Central America Begins To Enter the Belt and Road; Waiting for U.S. to Join, Too

September 18, 2017

Panamanian President Juan Carlos Varela and Chinese Foreign Minister Wang Yi today presided over the ceremony opening the first-ever Embassy of the People's Republic of China in Panama. "A new era begins in which we should be closer than ever on behalf of our people's well-being. Geographic distance will not be an obstacle to our being allies," President Varela said there.

Up until a few months ago, Panama, like most Central American nations, had diplomatic relations with Taiwan, and not with the PRC.

President Varela met with Wang on Sept. 16, and emphasized Panama's importance as a logistical, port and air platform, inviting China to make use of it as China's bridge and commercial arm into all of Ibero-America.

Three days earlier, Panama's first Ambassador to China, Francisco Carlo Escobar, had presented his credentials in Beijing, where he emphasized in an interview published by Xinhua on Sept. 16 that Panama is very interested in the Belt and Road Initiative, and bringing the BRI to all Ibero-America. He told Xinhua that "Panama can be [a strategic place] ... for logistical distribution and perhaps to present certain infrastructure projects which could help the Belt and Road Initiative in the region."

Wang confirmed to President Varela that President Xi Jinping will receive him before the end of 2017 in Beijing, where he expects they will sign a number of the more than 20 agreements now being negotiated between the two nations. The Panamanian Presidency's wire on the Varela-Wang meeting reports that Varela will also officially open Panama's Embassy in Beijing and Consulate in Shanghai during that trip, as well as visit Guangzhou, Shanghai and Beijing, to promote business and tourism.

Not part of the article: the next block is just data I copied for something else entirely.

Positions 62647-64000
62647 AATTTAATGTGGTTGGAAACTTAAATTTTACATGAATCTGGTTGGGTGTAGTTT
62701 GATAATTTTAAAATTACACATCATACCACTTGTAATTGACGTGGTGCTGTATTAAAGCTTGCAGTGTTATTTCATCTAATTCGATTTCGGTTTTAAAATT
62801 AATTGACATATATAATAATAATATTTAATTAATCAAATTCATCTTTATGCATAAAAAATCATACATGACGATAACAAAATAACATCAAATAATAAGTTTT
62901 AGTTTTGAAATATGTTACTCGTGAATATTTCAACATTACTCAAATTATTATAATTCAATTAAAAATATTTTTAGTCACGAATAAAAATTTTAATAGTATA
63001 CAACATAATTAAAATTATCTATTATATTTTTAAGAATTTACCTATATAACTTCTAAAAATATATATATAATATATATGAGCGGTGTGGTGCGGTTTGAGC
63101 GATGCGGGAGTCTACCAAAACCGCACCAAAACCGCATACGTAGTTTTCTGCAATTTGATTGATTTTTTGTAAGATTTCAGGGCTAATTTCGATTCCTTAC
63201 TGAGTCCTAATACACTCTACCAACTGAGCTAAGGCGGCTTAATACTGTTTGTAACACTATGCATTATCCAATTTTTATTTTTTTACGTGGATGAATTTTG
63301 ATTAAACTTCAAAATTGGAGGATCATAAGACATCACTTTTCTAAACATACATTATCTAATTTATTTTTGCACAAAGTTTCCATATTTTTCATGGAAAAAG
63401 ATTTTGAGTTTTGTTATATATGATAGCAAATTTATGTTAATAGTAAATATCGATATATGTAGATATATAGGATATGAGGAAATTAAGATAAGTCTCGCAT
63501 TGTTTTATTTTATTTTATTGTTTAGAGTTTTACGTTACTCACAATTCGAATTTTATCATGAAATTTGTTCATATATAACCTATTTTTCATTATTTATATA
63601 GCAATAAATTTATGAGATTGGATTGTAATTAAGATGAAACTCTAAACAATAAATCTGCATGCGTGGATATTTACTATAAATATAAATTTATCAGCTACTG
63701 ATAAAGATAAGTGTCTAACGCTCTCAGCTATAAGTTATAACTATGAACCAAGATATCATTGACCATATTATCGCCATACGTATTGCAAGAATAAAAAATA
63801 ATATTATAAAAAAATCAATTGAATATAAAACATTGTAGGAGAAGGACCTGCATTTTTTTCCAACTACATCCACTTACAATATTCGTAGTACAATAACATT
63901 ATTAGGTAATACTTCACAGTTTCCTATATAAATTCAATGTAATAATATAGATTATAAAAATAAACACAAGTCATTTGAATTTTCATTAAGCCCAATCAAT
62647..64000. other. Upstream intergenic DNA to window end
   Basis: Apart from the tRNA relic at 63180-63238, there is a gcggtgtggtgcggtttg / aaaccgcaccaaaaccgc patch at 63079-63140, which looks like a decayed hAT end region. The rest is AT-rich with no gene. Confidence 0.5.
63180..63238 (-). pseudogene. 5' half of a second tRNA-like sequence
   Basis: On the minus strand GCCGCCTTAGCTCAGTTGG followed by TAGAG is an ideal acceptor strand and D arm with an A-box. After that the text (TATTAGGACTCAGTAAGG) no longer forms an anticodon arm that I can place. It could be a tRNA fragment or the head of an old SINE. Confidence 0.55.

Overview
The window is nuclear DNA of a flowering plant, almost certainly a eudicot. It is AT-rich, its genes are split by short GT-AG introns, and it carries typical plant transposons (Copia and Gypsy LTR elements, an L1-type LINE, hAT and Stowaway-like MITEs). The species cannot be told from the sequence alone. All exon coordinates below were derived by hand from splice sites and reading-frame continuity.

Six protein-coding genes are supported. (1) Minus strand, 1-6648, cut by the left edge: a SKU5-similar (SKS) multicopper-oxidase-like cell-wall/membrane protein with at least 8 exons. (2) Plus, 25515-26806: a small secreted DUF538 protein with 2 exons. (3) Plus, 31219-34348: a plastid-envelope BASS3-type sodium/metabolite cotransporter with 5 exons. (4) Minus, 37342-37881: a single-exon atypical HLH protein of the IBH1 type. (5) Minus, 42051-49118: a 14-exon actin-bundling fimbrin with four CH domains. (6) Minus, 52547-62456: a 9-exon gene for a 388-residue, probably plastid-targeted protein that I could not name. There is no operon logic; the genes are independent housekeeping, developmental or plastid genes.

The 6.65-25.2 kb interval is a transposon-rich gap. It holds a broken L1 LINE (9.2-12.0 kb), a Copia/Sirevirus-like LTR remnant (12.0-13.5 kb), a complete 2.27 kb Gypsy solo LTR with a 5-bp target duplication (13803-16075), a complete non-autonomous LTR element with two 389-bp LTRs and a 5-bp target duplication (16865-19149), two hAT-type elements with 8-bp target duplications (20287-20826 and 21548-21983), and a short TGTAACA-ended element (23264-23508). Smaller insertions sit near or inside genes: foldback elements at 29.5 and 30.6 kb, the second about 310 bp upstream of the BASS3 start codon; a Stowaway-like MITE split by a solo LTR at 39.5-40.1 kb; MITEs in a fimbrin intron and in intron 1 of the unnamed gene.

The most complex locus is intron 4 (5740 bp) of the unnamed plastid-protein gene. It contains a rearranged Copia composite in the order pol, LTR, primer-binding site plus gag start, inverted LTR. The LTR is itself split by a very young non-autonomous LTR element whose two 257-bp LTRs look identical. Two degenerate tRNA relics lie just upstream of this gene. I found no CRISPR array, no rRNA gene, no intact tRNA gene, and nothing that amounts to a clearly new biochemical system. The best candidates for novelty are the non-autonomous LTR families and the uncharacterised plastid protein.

An official from the Economics Unit of the Panama Canal Authority, Eddie Tapiero, zeroed in on the real strategic potential of these relations, when he said in a recent speech on "Panama's New Relations with China and the Possible Implications for the Canal: OBOR," that beyond increasing trade through its new relations with China, Panama is also joining in the Chinese intiative "which will change the world in the coming years," the Belt and Road Initiative which, he said, the United States must also join.

Panama's La Estrella quoted Tapiero Sunday: The Belt and Road is "a new business model of globalization in the world, and Panama should not be alien to it. The U.S. as the main partner of all countries in Latin America needs to be part of the initiative. With all the players working towards the same goal, the countries will achieve a balance in their strength and stability in the long term."

The Belt and Road was also emphasized in Wang's stop in Costa Rica, the only other Central American country which has relations with the P.R.C., established 10 years ago. Before Wang's visit, on Sept. 1 President Luis Guillermo Solis had spoken with enthusiasm of the potential of Chinese-Costa Rican relations, but argued that before participating in the Belt and Road Initiative, bilateral relations should first be expanded. However, after Wang's visit on Sept. 15, where he met with both the President and Costa Rican Foreign Minister Manuel Gonzalez, Gonzalez said Costa Rica is ready to actively take part in building China's Belt and Road Initiative, which will promote Costa Rica's own development. He added that Costa Rica is willing to explore trilateral cooperation with China and Panama.

Teddy Roosevelt has to be rolling over in his grave. And Lyndon LaRouche's friend Gen. Manuel Noriega is surely smiling happily.